About the strategy what temperature using as profile, use BT only if you are very sure you take it correct and reliable, measuring as much bean surface and less air as possible. If a right BT measurement can't be done, then an ET based strategy give much better results. How to roast with ET as reference, read here:
Timing first crack heat reduction
Don't be obsessed about horror stories about FC flacks and crashes, they are specific to drum machines, not so perceivable in the hot air majoritar convection machines, as FB or hotgun.

PS: I guess the image you posted is not yours, wondering if it is even real, or some sort of simulating, as I am doing using software... :?
Is hard to believe that starting from such oscillating ET can result so smooth BT curve, and even more, so unrealistic smooth RoR...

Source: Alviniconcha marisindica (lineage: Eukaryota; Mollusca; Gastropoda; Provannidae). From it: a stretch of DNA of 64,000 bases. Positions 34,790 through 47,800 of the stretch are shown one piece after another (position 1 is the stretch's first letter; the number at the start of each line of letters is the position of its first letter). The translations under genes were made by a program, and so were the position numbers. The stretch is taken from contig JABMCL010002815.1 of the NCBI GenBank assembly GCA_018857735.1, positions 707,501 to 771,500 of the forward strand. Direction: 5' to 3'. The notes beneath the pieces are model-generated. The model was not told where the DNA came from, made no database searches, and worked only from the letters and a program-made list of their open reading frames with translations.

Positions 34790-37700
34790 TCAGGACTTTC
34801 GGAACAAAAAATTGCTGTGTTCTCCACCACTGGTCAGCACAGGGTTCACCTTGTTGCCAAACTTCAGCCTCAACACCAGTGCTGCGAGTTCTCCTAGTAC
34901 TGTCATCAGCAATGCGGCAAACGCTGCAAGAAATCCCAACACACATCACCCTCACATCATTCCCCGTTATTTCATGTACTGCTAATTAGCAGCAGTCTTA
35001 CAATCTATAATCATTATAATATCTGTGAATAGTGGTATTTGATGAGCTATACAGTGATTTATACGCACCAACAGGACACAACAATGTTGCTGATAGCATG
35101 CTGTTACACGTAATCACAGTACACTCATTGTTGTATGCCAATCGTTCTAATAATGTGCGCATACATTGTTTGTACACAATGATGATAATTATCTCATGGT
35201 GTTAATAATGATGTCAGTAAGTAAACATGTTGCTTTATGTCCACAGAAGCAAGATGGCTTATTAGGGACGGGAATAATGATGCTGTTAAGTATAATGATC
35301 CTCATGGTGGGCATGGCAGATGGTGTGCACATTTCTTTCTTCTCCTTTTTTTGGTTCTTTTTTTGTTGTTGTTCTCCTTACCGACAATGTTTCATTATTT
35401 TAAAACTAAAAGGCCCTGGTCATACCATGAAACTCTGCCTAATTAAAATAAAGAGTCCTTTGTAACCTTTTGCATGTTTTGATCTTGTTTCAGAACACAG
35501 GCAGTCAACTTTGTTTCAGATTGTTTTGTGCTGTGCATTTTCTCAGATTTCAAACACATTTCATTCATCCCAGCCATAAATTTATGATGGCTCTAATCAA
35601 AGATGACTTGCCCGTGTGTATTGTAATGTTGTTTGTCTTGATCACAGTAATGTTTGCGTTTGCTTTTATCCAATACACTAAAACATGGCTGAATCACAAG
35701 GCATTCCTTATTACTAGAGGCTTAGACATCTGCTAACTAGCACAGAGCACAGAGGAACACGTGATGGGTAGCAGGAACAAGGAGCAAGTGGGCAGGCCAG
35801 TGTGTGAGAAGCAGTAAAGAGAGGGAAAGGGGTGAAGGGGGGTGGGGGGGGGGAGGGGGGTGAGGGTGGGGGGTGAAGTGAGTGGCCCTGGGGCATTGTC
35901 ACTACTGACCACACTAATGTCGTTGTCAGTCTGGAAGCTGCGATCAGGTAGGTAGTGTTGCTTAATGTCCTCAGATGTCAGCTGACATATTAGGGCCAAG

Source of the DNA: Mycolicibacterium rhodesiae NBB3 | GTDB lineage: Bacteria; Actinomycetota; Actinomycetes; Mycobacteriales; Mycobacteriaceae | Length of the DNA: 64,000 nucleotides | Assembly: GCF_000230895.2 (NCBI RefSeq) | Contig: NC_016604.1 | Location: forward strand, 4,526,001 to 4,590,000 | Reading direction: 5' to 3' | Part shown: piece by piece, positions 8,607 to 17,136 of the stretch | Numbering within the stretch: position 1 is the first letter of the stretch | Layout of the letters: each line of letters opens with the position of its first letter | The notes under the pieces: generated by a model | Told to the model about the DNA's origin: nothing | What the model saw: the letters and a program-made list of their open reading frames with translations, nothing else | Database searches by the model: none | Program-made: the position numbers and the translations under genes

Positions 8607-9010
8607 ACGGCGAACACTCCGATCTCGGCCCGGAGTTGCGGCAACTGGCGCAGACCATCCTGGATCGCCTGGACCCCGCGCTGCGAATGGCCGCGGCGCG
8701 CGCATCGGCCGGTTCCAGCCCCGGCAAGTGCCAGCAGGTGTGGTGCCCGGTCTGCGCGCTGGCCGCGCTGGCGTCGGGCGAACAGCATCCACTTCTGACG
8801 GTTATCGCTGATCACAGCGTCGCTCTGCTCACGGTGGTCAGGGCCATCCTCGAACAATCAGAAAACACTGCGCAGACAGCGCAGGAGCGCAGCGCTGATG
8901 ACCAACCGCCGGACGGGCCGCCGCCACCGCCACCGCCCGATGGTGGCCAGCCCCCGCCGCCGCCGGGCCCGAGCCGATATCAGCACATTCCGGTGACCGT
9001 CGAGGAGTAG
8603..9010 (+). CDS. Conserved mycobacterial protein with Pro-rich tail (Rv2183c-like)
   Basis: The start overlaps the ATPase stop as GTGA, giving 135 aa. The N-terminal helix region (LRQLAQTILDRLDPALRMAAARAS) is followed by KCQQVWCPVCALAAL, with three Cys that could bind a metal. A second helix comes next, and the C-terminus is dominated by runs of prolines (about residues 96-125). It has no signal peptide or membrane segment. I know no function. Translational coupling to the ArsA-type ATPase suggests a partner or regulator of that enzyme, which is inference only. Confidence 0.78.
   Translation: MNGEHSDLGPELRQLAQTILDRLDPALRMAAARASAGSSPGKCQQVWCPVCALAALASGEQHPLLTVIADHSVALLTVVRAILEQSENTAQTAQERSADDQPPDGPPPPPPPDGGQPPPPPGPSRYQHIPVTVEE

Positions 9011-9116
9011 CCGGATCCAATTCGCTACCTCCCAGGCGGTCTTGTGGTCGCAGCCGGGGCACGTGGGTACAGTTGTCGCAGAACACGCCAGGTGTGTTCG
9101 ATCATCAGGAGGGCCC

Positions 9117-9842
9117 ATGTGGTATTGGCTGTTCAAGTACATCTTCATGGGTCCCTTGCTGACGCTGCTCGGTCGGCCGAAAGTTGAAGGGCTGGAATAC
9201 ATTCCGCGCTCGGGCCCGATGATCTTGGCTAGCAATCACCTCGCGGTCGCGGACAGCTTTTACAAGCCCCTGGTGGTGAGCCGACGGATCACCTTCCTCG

eltakeiteasy

Postby eltakeiteasy » replying to renatoa » Jan 29, 2019, 3:52 pm

I wish people would learn more about how things work before posting nonsense online about how things are fake. Just because you do not understand how it works does not mean it's "not real"... This is how it looks during the roast with zero smoothing...


renatoa

Postby renatoa » Jan 29, 2019, 4:57 pm

Definitely we have a different understanding of what we see on that screen.
Wondering why you started this thread if homeworks so well done... :?

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Jake_G
Team HB

Postby Jake_G » Jan 29, 2019, 7:33 pm

Ryan,